As projected by Environment Canada, it’s expected to get very hot this weekend in the Moose Jaw area and across most of the province.  

Meteorologist, Danielle Desjardins spoke with Discover Moose Jaw, about what the weekend forecast is looking like.  

“For pretty much the whole weekend we’re looking at daytime highs in the low to mid-30s,” says Desjardins. “Today we’re looking at a high of 34 degrees, Saturday is a high of 35 degrees, and Sunday – a little bit cooler but a high of 30 degrees.” 

She adds that with the humidex values, temperatures are going to reach the 40-degree mark throughout the weekend. 

“It’s going to be within a degree or two of 40 in the Moose Jaw area specifically, so it was close enough that we issued a Heat Warning, because it will be quite hot, and the overnight lows are expected to be quite hot as well.” 

Humidex is a term to measure how hot we feel. Weather forecasters use the humidex to describe when heat and humidity combine at uncomfortable or dangerous levels. The average high for July is around 26.2 degrees.  

Overnight lows for this weekend are expected to be 16 degrees on Friday and Saturday night, and cooling down on Sunday night with a low of 12. 

Residents will get some relief from the humidity as temperatures are expected to dip down into the mid to high 20s early next week.  

With extreme heat usually comes some sort of a low-pressure storm following a heat wave.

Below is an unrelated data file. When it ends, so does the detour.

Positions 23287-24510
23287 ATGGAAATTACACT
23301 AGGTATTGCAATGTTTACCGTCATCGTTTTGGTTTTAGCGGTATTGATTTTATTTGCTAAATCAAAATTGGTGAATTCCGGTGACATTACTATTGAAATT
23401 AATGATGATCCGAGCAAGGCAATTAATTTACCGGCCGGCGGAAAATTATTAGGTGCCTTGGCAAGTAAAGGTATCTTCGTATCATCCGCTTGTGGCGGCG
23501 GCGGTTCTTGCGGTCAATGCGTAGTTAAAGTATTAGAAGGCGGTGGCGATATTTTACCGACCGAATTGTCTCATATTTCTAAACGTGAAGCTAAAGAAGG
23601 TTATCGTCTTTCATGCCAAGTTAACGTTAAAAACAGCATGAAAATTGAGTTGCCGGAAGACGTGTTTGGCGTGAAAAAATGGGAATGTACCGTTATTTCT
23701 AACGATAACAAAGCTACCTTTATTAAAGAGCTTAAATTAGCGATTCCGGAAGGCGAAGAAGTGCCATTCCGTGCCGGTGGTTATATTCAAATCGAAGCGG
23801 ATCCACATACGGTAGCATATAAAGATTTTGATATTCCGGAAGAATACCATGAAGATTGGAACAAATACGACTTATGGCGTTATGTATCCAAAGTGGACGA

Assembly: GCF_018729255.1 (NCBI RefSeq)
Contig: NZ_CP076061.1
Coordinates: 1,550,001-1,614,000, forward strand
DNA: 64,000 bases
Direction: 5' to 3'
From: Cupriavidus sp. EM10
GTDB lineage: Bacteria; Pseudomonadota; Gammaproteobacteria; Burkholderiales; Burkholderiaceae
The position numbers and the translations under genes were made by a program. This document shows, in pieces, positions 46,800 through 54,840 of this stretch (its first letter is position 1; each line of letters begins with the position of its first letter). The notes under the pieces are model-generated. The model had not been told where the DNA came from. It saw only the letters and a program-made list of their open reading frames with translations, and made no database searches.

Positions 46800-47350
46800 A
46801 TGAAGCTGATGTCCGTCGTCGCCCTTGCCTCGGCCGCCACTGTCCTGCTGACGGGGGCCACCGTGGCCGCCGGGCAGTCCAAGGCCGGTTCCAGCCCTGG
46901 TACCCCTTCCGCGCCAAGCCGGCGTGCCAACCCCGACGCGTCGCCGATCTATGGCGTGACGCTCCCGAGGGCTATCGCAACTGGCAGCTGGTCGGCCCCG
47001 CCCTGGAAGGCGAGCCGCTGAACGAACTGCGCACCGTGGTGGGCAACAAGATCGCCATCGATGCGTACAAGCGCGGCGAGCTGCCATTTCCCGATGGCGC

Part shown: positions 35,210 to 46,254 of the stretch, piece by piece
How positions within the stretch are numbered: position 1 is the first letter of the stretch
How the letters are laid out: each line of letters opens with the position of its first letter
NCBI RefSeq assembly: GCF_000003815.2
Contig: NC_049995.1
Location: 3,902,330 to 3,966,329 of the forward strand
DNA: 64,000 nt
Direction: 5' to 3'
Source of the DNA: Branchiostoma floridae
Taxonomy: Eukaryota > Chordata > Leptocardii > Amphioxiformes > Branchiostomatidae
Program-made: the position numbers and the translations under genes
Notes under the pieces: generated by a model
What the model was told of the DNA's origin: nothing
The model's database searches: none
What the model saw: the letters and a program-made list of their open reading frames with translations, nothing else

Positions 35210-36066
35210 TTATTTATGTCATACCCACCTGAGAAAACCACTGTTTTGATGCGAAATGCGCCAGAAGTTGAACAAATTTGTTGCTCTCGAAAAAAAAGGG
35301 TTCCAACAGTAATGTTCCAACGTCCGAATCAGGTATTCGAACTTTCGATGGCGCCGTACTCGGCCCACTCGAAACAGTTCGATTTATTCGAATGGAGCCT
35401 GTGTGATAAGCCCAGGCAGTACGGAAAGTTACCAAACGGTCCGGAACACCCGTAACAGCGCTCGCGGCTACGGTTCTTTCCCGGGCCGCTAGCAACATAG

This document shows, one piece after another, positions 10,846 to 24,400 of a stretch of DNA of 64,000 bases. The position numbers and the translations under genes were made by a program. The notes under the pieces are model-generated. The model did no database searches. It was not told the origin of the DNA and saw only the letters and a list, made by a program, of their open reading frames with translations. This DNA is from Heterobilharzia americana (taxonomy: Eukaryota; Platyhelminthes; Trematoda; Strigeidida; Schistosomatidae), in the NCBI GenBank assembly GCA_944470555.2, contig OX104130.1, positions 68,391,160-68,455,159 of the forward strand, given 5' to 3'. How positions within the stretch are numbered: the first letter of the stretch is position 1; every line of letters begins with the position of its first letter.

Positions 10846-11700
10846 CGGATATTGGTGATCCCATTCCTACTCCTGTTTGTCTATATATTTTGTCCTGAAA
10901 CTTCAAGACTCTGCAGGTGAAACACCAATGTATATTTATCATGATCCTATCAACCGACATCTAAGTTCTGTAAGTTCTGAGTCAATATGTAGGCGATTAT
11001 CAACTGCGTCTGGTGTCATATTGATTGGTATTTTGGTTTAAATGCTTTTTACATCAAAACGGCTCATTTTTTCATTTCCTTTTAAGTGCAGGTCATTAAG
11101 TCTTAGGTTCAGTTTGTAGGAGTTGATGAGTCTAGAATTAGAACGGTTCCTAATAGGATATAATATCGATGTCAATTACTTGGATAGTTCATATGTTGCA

“We are looking at a chance of thunderstorms today, however, the heat is so significant that it is suppressing things a little bit, so it’s kind of a hit or miss situation where it’s either going to be very sunny and a pleasant day, or you’ll get a thunderstorm.” 

Following Friday, Desjardins adds that there isn’t a risk of a thunderstorm in the forecast until Monday.  

As temperatures start to rise over the weekend, so do the chances of people being struck with a heat illness. Desjardins wants to remind people this weekend to stay hydrated, find shade or an air-conditioned space if possible, and take several breaks from the sun.  

Though temperatures are going to be scorching this weekend, the possibility of breaking a heat record is unlikely. Friday’s record was set back in 1959 with a recorded high of 35.6 degrees, Saturday’s record is 37.8 set back in 1966, and Sunday’s hottest day in history was in 1967 at 35.6 degrees.